7. A method of preparing dimethoxyborane that comprises continuously contacting a slurry of sodium hydride and a saturated hydrocarbon with methyl borate in the central portion of a distillation column operating at partial reflux, boiling up through the column at least about 150 pounds of methyl borate for each pound of sodium hydride fed, the column reflux forming a reaction mixture with the sodium hydride slurry, said reaction mixture containing sufiicient methyl borate to dissolve the resulting sodium tetramethoxyborate solvate, continuously removing a bottoms product consisting essentially of sodium tetramethoxyborate, methyl borate and hydrocarbon, and continuously recovering an overhead product containing dimethoxyborane.

8. A method according to claim 7 in which the methyl borate vapor is supplied from a still reboiler section comprising a recirculation loop and a boiler, maintaining the boiler temperature such that the boiler liquid effluent contains about 50% hydrocarbon, feeding the column reflux to the circulation loop upstream of said boiler, and returning the methyl borate vapor boiler eflluent to the bottom. of the distillation column.

9. A method of preparing dimethoxyborane that comprises continuously contacting a slurry of sodium hydride and a saturated hydrocarbon with methyl borate in the central portion of a distillation column operating at partial reflux, boiling up through the column at least about 150 pounds of methyl borate for each pound of sodium hydride fed, the column reflux forming a reaction mixture with the sodium hydride slurry, said reaction mixture containing less than about 25 parts of hydrocarbon to parts of methyl borate, said reaction mixture containing suflicient methyl borate to dissolve the resulting sodium tetramethoxyborate solvate, continuously removing a bottoms product consisting essentially of sodium tetramethoxyborate, methyl borate and hydrocarbon, and continuously recovering an overhead product containing dimethoxyborane.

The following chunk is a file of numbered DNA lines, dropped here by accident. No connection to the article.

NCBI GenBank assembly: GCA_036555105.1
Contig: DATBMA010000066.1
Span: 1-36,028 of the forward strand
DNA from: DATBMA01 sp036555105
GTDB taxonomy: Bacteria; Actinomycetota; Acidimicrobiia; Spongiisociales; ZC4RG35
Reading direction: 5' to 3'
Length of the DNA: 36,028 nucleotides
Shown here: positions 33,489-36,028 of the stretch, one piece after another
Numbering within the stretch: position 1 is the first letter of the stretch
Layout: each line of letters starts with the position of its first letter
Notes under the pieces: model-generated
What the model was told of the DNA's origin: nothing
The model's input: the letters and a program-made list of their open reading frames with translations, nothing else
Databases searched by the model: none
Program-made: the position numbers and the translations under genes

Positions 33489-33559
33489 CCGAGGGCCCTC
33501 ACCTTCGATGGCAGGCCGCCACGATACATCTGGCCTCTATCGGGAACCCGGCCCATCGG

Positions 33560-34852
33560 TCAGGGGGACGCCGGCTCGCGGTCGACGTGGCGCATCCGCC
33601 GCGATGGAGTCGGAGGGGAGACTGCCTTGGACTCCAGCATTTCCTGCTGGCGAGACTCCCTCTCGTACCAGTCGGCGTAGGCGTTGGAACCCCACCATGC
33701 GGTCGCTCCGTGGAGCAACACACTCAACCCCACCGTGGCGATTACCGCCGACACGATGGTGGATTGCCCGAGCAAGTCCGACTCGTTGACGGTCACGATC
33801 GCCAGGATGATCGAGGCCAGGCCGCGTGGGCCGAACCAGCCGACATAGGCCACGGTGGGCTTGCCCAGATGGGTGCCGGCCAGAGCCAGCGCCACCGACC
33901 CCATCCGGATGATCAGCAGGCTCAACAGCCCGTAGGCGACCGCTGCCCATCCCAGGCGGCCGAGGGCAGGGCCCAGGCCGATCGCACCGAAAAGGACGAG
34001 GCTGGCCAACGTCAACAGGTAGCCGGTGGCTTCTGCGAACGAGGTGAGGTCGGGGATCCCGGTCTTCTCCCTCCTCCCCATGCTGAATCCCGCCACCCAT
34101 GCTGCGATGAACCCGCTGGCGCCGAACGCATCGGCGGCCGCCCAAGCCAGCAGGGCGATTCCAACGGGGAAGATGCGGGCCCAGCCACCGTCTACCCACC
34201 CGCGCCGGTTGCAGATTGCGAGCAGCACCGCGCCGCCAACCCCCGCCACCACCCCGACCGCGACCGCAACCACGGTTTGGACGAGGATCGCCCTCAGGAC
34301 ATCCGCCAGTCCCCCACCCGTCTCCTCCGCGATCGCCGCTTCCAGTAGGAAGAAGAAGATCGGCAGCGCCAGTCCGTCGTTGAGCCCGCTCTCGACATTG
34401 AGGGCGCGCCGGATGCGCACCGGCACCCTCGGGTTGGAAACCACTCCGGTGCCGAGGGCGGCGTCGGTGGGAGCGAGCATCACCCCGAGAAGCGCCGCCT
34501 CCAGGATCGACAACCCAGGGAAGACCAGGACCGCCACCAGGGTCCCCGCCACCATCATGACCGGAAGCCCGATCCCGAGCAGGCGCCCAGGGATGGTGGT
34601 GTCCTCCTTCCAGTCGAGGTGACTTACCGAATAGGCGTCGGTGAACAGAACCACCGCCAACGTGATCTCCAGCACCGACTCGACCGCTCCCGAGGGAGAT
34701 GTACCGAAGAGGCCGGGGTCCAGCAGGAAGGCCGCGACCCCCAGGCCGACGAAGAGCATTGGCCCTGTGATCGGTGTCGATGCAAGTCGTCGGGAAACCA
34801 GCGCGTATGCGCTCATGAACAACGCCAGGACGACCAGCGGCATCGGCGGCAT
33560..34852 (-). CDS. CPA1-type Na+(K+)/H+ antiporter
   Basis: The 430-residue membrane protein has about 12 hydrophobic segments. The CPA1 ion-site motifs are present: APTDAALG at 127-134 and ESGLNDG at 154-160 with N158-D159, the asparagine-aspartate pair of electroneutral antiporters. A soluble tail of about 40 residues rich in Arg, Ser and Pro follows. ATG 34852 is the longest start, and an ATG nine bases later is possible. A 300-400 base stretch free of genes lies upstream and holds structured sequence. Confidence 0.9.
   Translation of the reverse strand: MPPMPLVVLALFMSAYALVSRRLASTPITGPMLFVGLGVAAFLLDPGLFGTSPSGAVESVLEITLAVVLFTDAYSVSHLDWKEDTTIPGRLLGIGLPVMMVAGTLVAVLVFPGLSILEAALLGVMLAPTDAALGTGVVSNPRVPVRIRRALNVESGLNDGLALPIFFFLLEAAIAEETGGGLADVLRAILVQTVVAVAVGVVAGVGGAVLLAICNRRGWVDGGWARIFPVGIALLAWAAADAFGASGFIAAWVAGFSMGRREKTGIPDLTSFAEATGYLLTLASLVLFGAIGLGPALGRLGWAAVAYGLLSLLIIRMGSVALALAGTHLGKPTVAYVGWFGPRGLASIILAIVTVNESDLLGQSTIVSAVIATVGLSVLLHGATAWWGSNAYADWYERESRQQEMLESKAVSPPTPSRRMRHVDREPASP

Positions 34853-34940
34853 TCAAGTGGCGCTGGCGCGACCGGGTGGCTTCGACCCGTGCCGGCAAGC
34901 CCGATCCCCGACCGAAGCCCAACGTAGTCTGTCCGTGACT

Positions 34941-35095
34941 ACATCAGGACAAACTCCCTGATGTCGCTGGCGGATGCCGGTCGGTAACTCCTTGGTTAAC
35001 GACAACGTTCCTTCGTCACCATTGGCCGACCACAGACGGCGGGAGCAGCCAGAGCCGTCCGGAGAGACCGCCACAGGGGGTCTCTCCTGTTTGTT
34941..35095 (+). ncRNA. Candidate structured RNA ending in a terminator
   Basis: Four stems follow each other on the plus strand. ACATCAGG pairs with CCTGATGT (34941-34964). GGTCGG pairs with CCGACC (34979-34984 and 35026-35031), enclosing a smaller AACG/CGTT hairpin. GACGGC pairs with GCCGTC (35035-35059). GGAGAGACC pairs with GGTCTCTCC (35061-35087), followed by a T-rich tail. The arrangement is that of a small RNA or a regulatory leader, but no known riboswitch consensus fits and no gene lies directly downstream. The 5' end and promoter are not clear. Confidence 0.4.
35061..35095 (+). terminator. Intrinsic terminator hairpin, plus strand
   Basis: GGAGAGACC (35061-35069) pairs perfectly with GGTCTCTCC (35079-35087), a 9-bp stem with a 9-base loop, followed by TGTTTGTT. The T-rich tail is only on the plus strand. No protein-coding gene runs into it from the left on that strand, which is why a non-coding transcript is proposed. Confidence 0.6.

10. A method according to claim 9 in which the hydrocarbon is a white oil.

11. A method of preparing diborane that comprises continuously contacting a slurry of sodium hydride and a saturated hydrocarbon in the central portion of a distillation column operating at total reflux, boiling up through the column at least pounds of methyl borate for each pound of sodium hydride, the column reflux forming a reaction mixture with the sodium hydride slurry, said reaction phase containing suflicient methyl borate to dissolve the resulting sodium'tetramethoxyborate solvate, continuously removing a bottoms product consisting essentially of sodium tetramethoxyborate, methyl borate, and mineral oil, and continuously discharging overhead the resultant non-condensable diborane.

12. A method of preparing at least one borane from the group consisting of dimethoxyborane and diborane that comprises continuously contacting a slurry of sodium hydride and a saturated hydrocarbon with at least 150 pounds of methyl borate for each pound of sodium hydride in the central portion of a distillation column, continuously removing a bottoms product consisting essen tially of sodium tetramethoxyborate, methyl borate, and hydrocarbon, and continuously recovering an overhead product containing the borane.

Schlesinger et al. Feb. 15, 1949 Schlesinger et a1. Dec. 19, 1950

Patent Citations
Cited PatentFiling datePublication dateApplicantTitle
US2461661 *Jan 9, 1945Feb 15, 1949Brown Herbert CPreparation of alkali metal compounds
US2534533 *Nov 5, 1945Dec 19, 1950Brown Herbert CMethods of preparing alkali metal borohydrides
Referenced by
Citing PatentFiling datePublication dateApplicantTitle
US4327230 *Mar 10, 1980Apr 27, 1982Dynamit Nobel AgMethod for the continuous preparation of alcoholates
US6433129Nov 8, 2000Aug 13, 2002Millennium Cell, Inc.Compositions and processes for synthesizing borohydride compounds
US6524542Apr 12, 2001Feb 25, 2003Millennium Cell, Inc.Processes for synthesizing borohydride compounds
US6670444Dec 27, 2002Dec 30, 2003Millennium Cell, Inc.Processes for synthesizing borohydride compounds
US7019105Apr 4, 2002Mar 28, 2006Millennium Cell, Inc.Compositions and processes for synthesizing borohydride compounds
US20040191152 *Apr 4, 2002Sep 30, 2004Amendola Steven C.Compositions and processes for synthesizing borohydride compounds
Classifications
U.S. Classification423/295, 558/286
International ClassificationC07F5/02, C01B6/10, C01B6/00, C07F5/00
Cooperative ClassificationC07F5/025, C01B6/10
European ClassificationC07F5/02C, C01B6/10